In this post I will be giving a look at the inner workings of the timing system on the 4.2L BAS code Audi V8. This engine was commonly found in the Audi allroad in 2004 and 2005 as well as other V8 Audis. This was the first generation of the 4.2L V8 with timing chains as opposed to a timing belt. Of course timing chains have the advantage of longer service life than the timing belt, but when they need changed, you find that
they are conveniently located on the rear of the engine between the engine and transmission. This requires removal of the engine and transmission to access the chains. This is by no means meant to be a write up on the procedure for carrying out this job. We do not have the time for that sort of thing, we are busy fixing cars. It is merely an entertainment piece into the inner workings of Peak Transport and what we do day to day.
This customer has serviced there 2004 allroad with us for the last 5 years and over 50000 miles. The mileage at the time of this work was 143000 miles. Lack of maintenance would not seem to be the cause of failure in this case. The car has always had synthetic oil. The main complaint was a ticking noise at idle. Car ran fine and had no fault codes. It was obvious that the noise was coming from the rear of the engine.
Since the timing chains are about the only thing that can make this noise, the owner decided to replace the chains. This turned out to be a very good decision as two of the main chain guides where completely missing from their proper locations. Pieces of them where scattered all throughout the timing cover and oil pan.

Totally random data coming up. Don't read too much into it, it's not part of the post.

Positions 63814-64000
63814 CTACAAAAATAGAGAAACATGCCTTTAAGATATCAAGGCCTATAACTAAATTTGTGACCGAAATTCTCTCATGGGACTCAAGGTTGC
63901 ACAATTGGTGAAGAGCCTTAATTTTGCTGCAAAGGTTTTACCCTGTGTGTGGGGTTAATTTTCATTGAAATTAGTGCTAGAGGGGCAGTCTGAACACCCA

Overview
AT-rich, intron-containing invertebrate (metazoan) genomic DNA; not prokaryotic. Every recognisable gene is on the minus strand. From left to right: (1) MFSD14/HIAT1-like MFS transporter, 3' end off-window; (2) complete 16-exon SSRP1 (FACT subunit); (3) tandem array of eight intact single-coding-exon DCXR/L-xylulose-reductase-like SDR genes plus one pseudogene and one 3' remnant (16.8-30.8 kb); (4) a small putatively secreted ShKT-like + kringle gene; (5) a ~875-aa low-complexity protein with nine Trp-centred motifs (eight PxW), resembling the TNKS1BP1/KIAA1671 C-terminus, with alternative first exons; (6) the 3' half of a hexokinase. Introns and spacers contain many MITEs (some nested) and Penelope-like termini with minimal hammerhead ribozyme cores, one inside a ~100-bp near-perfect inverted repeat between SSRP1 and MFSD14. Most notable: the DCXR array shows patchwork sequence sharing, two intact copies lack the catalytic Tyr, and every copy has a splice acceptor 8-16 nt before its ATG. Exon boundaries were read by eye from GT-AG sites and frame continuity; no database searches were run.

I will let the pictures below describe the fun the ensued.
Above you can see with the front of the allroad out of the way, the engine is much more accessible. The amount of engine and cooling systems that German engineers can pack into a small space is truly amazing. We had done valve cover gaskets on this car about a year ago and the cleanliness of the top of the engine as well as the old oil residue can be seen here. Also of note, nothing is run by the ACC belt but the alternator. All other accessories are run by the timing chains. More on that in a bit.
The whole burrito in all its glory. Four timing chains, a slew of guides, tensioners, and the accessory drive in the lower left.
The close looker will see the upper guide and left side guide of the primary chain completely missing.
New chains and guides in place ready to start the reassembly journey. In the end the engine ran like new again and of course the ticking was gone. If you have a ticking noise in your chain driven 4.2L then I highly suggest you get that looked in to. And remember, we are professionals, don’t try this at home.